Spurred by news of a malnourished child discovered in Baton Rouge last week, a Louisiana lawmaker on Tuesday said 15 people have approached him with stories of the state’s failure to properly investigate cases of neglected and abused children and has called on Gov. Bobby Jindal to appoint an independent group to look into the Department of Children and Family Services.
State Rep. Alfred Williams, D-Baton Rouge, has called for DCFS to examine its handling of a case involving a 15-year-old boy who police found weighing 47 pounds and covered with roaches in a Baton Rouge “rent house” where he lived with his mother. Family members said they alerted the state to the condition of the boy, described as nonverbal, but the agency never intervened.
DCFS Secretary Suzy Sonnier announced they would both investigate the case and immediately change policies for the handling of cases involving nonverbal children with special needs. A report on that inquiry will be publicly issued Wednesday, Sonnier said.
Since last week, Williams said, a number of people — including three who work at the agency — have complained to him about the agency’s response to various cases, sometimes supplying pictures or audio recordings .
“Each of these individuals stated that the department expressed a lack of concern or follow up,” he said, adding that the employees said they were routinely pressured to open and close cases too quickly.
“These individuals all feel that if they come forward they will be demoted or treated with little respect until they are forced to leave or ultimately fired,” he said.
Sonnier, in a news conference Tuesday, said she doesn’t know who Williams’ informants are but urges them to contact her so the agency can investigate cases of possible child abuse, and promises no retaliation for doing so. “It concerns me that they’ve indicated that they were afraid to speak up,” she said.
Sonnier said agents strive to take on no more than 10 new cases per month. Workers determine the priority of each case and respond immediately or within 24 or 48 hours to each case depending on its circumstances. The validity of each case must be determined within 30 days of its opening, she said, and in accordance with national guidelines, workers have 60 days to close a case.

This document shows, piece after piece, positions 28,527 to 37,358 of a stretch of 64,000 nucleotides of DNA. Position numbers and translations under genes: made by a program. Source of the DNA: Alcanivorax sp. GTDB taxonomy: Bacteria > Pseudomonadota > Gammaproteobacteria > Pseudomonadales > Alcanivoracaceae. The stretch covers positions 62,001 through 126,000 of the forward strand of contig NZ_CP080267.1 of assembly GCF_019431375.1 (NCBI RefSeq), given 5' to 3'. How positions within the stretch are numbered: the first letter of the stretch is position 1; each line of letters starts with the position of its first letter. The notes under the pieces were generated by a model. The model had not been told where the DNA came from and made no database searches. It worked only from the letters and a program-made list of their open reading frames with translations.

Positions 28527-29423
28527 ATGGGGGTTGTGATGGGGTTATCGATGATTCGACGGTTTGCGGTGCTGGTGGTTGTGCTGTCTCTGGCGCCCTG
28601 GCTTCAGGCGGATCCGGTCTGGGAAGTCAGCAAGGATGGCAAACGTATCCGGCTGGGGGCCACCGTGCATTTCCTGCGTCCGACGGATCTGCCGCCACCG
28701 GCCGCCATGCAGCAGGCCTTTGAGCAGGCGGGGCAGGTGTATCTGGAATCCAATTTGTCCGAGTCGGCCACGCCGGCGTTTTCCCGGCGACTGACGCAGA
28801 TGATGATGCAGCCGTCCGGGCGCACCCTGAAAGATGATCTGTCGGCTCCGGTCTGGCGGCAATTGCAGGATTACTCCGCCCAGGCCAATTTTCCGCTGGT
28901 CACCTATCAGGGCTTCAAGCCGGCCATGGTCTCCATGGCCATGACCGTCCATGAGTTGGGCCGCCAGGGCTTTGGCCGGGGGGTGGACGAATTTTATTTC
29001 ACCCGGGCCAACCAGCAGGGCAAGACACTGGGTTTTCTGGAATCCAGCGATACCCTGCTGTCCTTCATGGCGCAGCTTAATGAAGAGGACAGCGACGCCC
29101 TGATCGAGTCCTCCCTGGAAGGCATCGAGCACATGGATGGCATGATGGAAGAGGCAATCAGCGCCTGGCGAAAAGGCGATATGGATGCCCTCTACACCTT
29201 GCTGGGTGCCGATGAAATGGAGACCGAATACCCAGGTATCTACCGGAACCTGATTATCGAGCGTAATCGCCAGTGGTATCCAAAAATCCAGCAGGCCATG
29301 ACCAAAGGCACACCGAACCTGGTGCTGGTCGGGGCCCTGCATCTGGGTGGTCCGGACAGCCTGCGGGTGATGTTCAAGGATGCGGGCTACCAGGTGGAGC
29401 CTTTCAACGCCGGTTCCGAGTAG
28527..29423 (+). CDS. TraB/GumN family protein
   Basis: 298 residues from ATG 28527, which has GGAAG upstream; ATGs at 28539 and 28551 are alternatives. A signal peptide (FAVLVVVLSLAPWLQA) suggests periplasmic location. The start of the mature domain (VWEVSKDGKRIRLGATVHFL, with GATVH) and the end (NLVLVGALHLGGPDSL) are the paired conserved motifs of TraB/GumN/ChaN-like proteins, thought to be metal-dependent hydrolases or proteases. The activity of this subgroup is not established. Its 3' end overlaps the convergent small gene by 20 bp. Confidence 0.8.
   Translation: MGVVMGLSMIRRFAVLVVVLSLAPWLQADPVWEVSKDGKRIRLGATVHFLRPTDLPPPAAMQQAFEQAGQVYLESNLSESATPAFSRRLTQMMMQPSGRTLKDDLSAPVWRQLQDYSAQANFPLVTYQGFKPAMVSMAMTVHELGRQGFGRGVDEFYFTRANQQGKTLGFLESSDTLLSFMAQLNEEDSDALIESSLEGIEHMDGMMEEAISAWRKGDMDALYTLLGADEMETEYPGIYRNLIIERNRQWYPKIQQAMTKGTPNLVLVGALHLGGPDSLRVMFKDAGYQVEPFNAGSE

“You are never to close a case if there is information that’s outstanding,” she said, such as waiting on a law enforcement report. “Quite frankly, I think (60 days) is a very long time. If a child is unsafe, we need to respond immediately.”
Williams is also calling on Louisiana Senate President John Alario and House Speaker Charles “Chuck” Kleckley to appoint a legislative ad hoc committee to review DCFS’ performance and budget.
Jindal’s office on Tuesday announced they will assemble a team of national experts to review DCFS policies and procedures. “We were saddened to hear of this child’s case and the horrific conditions he was subjected to,” the statement says. “DCFS immediately launched an investigation into the circumstances of this case and have already begun implementing policy changes … . We will review the information to ensure that the proper protocols are in place and are being followed.
“DCFS has continual external review of its policies and practices for child welfare from both the federal government and the Council on Accreditation, responsible for accrediting child welfare organizations nationally and internationally.”
Williams also accused the agency of hiding behind confidentiality laws.
Sonnier said it’s sometimes frustrating to have to abide by the confidentiality laws, which are designed to protect children.
“Unfortunately,” she said, “I can’t even respond in most cases to what’s put out there, and very often, many of the conversations about what people think that they know about the cases are not what we know about our investigation. And yet, I can’t even tell our story.”